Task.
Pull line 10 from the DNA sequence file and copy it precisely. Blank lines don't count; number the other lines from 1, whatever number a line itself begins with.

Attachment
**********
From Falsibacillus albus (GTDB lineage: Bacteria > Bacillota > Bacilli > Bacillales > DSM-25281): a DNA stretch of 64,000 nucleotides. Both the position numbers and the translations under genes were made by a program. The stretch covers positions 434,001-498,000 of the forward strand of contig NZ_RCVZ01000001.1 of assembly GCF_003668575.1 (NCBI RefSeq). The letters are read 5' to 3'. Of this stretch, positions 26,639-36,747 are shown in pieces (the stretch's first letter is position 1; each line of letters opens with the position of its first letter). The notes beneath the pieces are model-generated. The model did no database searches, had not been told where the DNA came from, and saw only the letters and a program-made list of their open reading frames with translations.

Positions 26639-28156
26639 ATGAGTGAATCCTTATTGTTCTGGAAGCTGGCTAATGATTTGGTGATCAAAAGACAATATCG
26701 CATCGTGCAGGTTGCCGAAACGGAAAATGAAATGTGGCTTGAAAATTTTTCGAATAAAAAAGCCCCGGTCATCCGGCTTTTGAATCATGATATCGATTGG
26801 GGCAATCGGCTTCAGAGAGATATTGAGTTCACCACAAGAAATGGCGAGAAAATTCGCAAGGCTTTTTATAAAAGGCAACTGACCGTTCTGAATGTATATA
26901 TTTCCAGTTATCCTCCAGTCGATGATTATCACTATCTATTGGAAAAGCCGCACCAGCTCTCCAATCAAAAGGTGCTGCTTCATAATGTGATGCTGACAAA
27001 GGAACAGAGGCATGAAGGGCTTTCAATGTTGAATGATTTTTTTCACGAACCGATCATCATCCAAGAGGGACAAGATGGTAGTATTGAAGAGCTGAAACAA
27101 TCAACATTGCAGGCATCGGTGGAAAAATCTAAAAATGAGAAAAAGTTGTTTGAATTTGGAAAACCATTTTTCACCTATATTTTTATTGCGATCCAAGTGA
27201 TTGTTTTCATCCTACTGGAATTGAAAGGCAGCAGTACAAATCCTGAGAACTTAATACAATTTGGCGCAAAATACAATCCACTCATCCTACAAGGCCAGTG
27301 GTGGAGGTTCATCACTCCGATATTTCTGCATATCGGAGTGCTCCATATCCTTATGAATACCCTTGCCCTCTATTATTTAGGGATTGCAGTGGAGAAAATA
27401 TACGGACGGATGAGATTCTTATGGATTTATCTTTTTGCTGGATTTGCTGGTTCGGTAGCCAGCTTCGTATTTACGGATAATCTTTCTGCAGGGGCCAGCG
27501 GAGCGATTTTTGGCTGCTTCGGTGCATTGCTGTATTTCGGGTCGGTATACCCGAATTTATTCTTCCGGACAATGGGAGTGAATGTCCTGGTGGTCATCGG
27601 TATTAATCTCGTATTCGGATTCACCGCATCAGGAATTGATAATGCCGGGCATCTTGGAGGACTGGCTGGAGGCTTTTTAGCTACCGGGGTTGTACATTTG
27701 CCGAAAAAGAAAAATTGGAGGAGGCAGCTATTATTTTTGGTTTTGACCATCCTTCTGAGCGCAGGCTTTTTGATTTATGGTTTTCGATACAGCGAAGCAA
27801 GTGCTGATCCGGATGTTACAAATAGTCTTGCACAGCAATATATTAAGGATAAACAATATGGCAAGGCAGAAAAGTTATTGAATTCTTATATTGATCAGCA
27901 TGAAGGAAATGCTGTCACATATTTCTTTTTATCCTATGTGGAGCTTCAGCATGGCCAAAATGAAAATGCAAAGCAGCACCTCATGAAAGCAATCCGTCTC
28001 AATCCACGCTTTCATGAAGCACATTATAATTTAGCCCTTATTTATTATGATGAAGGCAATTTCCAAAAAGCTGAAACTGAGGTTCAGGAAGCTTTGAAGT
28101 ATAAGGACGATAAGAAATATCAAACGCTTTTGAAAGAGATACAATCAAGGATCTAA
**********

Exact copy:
27301 GTGGAGGTTCATCACTCCGATATTTCTGCATATCGGAGTGCTCCATATCCTTATGAATACCCTTGCCCTCTATTATTTAGGGATTGCAGTGGAGAAAATA